A book by AGN, FAO , 1994. Available in English and Spanish. At the invitation of the Food and Agriculture Organization (FAO) and the World Health Organization (WHO), an international group of experts in nutrition, public health, food science and technology gathered in Rome from 19-26 October 1993 to consider the latest scientific evidence about dietary fats and oils. The experts attending the consultation discussed the many crucial and varied roles that dietary fats and oils play in human nutrition. They considered the intakes of different types and levels of dietary fats and oils and their associated health effects. They reviewed many of the technical factors associated with the production, processing, marketing and utilization of fats and oils. Finally, a series of recommendations about dietary fats and oils were made to assist policy makers, health-care specialists, the food industry, and consumers. This "Joint FAO/WHO expert consultation on fats and oils in human nutrition" was part of a continuing series of meetings on nutritionrelated topics which are sponsored by FAO and WHO. This consultation was the second such meeting to have been held on fats and oils; the first was held in 1977. This report of the meeting includes a discussion of the issues and evidence considered, the conclusions and recommendations of the group and a bibliography. A wide range of topics was reviewed by the experts and this is reflected in the report. This report includes chapters on the following topics: the composition of dietary fat; aspects of fat digestion and metabolism; global trends in the availability of edible fats and oils; processing and refining edible oils; selected uses of fats and oils in food; lipids in early development; health, obesity and energy values; coronary heart disease and lipoproteins; isomeric fatty acids; cancer and dietary fat; dietary fat and immune response; dietary fat, hypertension and stroke; nonglyceride components of fats; and nutrition labelling. Since efforts to address one aspect of diet-health relationships can affect other aspects as well, care needs to be taken not to over-emphasize any single issue to the detriment of others. The recommendations, therefore, reflect a synthesis and weighing of various concerns. It should be noted that the evidence related to the different topics varies considerably. Until more scientific information accumulates and the understanding of the complex metabolic interactions that determine nutritional and health status increases, it will not be possible to reach full agreement on each topic. This is a dilemma which is reflected in the nature of the conclusions and recommendations that emerged from the consultation. The final conclusions and recommendations are provided in this chapter, preceded by a brief note identifying key issues. We encourage readers to examine the chapters of the report for more detailed information about the topics considered and for insights into the deliberations leading to the general conclusions and recommendations of the consultation.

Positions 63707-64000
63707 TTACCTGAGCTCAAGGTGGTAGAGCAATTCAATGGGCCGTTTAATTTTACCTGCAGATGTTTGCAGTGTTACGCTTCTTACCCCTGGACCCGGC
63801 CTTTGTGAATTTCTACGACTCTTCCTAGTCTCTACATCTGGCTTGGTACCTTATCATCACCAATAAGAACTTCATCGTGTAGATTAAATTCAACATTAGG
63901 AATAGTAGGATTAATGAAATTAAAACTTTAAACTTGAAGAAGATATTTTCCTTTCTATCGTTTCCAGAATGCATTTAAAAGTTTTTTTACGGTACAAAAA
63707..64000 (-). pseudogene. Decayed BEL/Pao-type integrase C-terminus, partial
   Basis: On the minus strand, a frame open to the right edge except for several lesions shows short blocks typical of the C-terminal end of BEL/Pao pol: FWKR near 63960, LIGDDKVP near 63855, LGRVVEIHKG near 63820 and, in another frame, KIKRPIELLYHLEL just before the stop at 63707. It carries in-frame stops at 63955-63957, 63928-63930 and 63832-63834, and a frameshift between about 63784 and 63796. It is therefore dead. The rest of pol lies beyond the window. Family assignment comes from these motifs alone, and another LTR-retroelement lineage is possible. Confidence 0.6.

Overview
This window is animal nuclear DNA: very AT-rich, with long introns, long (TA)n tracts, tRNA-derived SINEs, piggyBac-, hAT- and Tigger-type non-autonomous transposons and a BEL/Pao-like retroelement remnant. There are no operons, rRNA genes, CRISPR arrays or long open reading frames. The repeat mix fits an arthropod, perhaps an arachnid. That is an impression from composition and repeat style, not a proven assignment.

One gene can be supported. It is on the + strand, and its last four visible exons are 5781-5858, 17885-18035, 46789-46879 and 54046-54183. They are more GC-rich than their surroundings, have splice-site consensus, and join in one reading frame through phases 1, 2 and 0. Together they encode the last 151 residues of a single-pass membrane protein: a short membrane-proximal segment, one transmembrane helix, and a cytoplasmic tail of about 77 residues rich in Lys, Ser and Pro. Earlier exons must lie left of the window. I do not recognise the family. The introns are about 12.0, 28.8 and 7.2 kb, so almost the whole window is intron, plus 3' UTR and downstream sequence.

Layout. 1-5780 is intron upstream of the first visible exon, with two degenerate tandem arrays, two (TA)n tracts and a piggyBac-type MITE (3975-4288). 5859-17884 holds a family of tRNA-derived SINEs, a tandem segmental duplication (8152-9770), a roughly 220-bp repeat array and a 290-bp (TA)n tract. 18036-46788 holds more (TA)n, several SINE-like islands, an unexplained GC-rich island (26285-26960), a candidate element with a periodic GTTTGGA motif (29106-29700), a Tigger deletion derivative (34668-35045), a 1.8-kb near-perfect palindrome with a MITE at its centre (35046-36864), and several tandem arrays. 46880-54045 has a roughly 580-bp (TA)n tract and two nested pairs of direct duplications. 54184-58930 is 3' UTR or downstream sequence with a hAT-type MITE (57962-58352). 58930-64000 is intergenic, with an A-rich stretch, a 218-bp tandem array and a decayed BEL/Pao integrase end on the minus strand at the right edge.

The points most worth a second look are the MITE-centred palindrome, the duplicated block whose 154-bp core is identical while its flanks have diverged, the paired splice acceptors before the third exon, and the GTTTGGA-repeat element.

This book grew out of a FAO workshop organised in February 2001 entitled Information and Communication Technologies Servicing Rural Radio: New Contents, New Partnerships. It focuses on the use of the Internet by radio stations in their efforts to support initiatives for democratic and sustainable development and it includes insights and experiences from all parts of the globe.
The purpose of this publication by MONASH University an UNHCHR is to contribute to this process of clarification by explaining universally recognised human rights in a way that makes sense to business.
An old saying goes, “It’s not what you say, but how you say it, that matters.” Indeed, food security professionals increasingly realize that they must communicate their knowledge strategically for their work to have maximum impact. A comprehensive food security communications toolkit from FAO will help make sure “information leads to action” by offering tips on: • communicating strategically with policy makers – for maximum impact • dealing with the media and building good relationships with journalists • how to prepare a communication strategy • exploiting the internet, social media and Web 2.0 technologies to deliver your message and engage in dialogues with global audiences • writing policy briefs, early warning bulletins, needs assessment and research reports • improving your writing skills and editing your work TARGET AUDIENCE While aimed at professionals working in food security related fields, the lessons in this toolkit can easily be applied to many other fields.